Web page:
Hurricane season could blow big deductibles your way
Hurricane season is upon us, and trouble is already brewing in the tropics.
As we enter the peak months of July, August and September, experts say we can expect to see up to 12 storms with five hurricanes. Two of those are expected to be major storms.
If you live in a hurricane zone and haven't looked at your homeowners insurance policy closely, you may not realize that you likely have a separate deductible for hurricanes.
Unlike your traditional homeowners insurance deductible, which usually ranges from $500 to $5,000, your hurricane (or windstorm) deductible is based on a percentage of your home's value.
This can range from 1% to 5%. Depending on how much your home is worth, you can be on the hook for a lot of money should your home get pummeled by a hurricane.
If your home is worth $250,000 and you have $50,000 in hurricane damages with a 5% deductible, you could be on the hook for $12,500.
Your windstorm coverage may be combined with your homeowners insurance policy or it may be an entirely separate policy.
In any case, it’s a big shock for homeowners who have storm damage. Many can't come up with that kind of cash.
It’s important to understand this to determine what you would do if you were faced with heavy storm damage.
Would you have the cash to cover a $7,500, $10,000 or $15,000 repair bill before your insurance kicks in? Would you tap a home equity line of credit? Would you have to borrow from your Roth IRA?
One thing I’ve done to ensure I have enough cash on hand is to save on premiums in the first place.
I’ve done that by carrying the highest deductibles I can.
For my regular homeowners insurance, I carry a $5,000 deductible. That means for things like fire, burglary or regular home damage, I’ll have to come up with $5,000 out of pocket.
It means I’m taking on more financial risk, but as a result I save big on premiums.
From the quotes I’ve seen with my insurance agent, I’m saving as much as 35% over carrying a $1,000 deductible.
That means if I go about 2 1/2 years without a claim (which I’ve already done), I’ve saved over $5,000 on premiums.
That money goes straight in the bank, which in turn leaves me better financially prepared should I need to cover a massive deductible.
I wasn’t a homeowner when Hurricane Katrina struck in 2005, but I saw how many people weren't financially prepared for such a disaster.
God forbid it happens again, but I don’t want to be one of those unprepared homeowners looking at a bill and a damaged home like a deer in the headlights of an oncoming car.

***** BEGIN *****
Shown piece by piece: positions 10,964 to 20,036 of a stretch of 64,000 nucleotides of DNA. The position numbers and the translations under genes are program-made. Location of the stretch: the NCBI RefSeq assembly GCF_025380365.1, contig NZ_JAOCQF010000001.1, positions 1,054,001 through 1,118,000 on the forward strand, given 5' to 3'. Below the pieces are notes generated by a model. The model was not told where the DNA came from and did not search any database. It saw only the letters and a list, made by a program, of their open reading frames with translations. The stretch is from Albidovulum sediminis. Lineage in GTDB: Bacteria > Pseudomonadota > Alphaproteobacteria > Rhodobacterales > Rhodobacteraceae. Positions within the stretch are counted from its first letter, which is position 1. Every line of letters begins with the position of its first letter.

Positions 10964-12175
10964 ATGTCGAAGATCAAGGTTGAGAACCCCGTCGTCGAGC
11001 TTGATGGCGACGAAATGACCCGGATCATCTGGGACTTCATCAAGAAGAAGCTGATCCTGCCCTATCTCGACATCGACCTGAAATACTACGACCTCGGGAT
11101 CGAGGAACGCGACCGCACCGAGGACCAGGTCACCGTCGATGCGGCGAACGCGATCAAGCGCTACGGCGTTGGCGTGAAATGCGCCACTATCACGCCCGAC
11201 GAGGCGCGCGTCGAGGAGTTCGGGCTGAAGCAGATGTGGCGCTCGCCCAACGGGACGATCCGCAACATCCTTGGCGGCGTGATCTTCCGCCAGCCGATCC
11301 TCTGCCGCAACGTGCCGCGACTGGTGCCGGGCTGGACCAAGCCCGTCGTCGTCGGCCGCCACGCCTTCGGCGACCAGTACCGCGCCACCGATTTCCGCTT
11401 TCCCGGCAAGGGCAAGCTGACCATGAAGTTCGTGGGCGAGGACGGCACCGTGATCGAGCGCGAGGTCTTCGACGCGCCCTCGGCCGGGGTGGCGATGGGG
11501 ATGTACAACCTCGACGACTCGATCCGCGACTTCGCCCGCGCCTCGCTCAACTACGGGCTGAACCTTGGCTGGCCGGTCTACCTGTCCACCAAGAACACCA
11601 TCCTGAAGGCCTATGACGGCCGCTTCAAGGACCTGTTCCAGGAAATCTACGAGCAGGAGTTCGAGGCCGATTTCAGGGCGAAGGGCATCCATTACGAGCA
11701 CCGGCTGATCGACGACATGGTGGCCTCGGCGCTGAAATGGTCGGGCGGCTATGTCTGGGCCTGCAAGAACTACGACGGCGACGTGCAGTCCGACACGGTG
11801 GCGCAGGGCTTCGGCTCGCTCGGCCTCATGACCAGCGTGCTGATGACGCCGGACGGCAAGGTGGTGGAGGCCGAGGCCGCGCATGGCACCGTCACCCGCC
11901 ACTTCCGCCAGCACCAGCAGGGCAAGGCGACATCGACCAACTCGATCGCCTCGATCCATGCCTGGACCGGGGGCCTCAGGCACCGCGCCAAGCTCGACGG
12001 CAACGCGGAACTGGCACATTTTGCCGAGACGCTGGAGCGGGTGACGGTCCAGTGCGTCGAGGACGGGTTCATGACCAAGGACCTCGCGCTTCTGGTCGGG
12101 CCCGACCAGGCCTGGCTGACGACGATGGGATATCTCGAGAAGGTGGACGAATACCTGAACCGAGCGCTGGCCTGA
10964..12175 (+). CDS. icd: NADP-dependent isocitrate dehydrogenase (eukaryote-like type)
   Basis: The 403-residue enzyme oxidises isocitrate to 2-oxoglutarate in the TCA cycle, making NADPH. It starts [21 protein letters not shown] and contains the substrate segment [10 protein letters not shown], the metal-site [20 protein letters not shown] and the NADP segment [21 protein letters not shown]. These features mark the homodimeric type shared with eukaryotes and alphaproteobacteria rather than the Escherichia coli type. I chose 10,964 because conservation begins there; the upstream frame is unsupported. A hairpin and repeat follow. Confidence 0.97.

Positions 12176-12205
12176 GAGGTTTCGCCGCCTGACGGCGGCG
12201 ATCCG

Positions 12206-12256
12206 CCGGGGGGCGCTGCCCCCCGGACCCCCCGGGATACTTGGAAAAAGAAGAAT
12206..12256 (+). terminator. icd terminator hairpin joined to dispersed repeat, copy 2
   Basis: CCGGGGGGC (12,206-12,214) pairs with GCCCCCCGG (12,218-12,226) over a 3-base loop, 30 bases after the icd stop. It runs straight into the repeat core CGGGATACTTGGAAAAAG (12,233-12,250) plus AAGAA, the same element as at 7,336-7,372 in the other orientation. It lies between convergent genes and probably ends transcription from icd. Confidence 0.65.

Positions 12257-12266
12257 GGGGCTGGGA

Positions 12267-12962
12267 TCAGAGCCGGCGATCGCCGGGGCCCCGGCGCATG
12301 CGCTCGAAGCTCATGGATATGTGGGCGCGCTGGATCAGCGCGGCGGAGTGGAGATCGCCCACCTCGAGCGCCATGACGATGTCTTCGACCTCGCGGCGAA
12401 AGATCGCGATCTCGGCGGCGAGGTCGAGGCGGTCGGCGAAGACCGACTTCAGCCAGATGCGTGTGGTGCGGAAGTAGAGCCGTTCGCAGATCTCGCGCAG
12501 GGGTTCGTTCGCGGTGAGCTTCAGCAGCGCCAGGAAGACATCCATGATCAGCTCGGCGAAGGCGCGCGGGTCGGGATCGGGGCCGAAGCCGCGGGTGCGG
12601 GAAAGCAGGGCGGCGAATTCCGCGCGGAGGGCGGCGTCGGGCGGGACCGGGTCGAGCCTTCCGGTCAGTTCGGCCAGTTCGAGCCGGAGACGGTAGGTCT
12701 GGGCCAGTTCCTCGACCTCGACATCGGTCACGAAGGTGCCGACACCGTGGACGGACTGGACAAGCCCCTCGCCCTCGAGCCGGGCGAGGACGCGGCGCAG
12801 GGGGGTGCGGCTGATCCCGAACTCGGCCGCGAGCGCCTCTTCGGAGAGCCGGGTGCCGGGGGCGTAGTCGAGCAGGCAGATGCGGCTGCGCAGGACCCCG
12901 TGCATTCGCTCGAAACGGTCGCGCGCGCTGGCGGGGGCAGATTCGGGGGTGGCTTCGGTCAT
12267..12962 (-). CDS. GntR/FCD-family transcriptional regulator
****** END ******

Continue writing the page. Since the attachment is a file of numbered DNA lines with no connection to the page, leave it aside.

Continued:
While I'm not happy to have higher hurricane deductibles, I also understand that without them windstorm insurance would cost two to three times what it does now.
Hurricane deductibles were introduced in 1992 after insurers had to cover $15.5 billion in damages from Hurricane Andrew. They argued that because hurricane damages can be so costly, they needed consumers to share a larger burden of the costs.
Without these higher deductibles, they say insurance would be even more expensive.
Hurricane deductibles usually kick in when the National Weather Service issues a hurricane watch or warning for your area. But it can vary by state and insurance company. Take a look at your policy to find out what the trigger is.
Hopefully you know that homeowners insurance does not cover damages due to floods, even when those floods are caused by hurricanes.
When Hurricane Katrina put up to 10 feet of water in some homes in New Orleans in 2005, many people did not have flood insurance.
It was a rude awakening when they discovered their insurers did not have to pay them a single dime.
Many had to turn to the federal government for FEMA grants and loans to cover their losses.
The good thing about flood insurance is that it’s relatively inexpensive. Some policies start at $129 per year. You can obtain it through the National Flood Insurance Program.
Even if you’re not on the water or in a flood zone, it’s probably worth it to get a flood policy, because there is no telling what could happen if a major storm rolls into your town.
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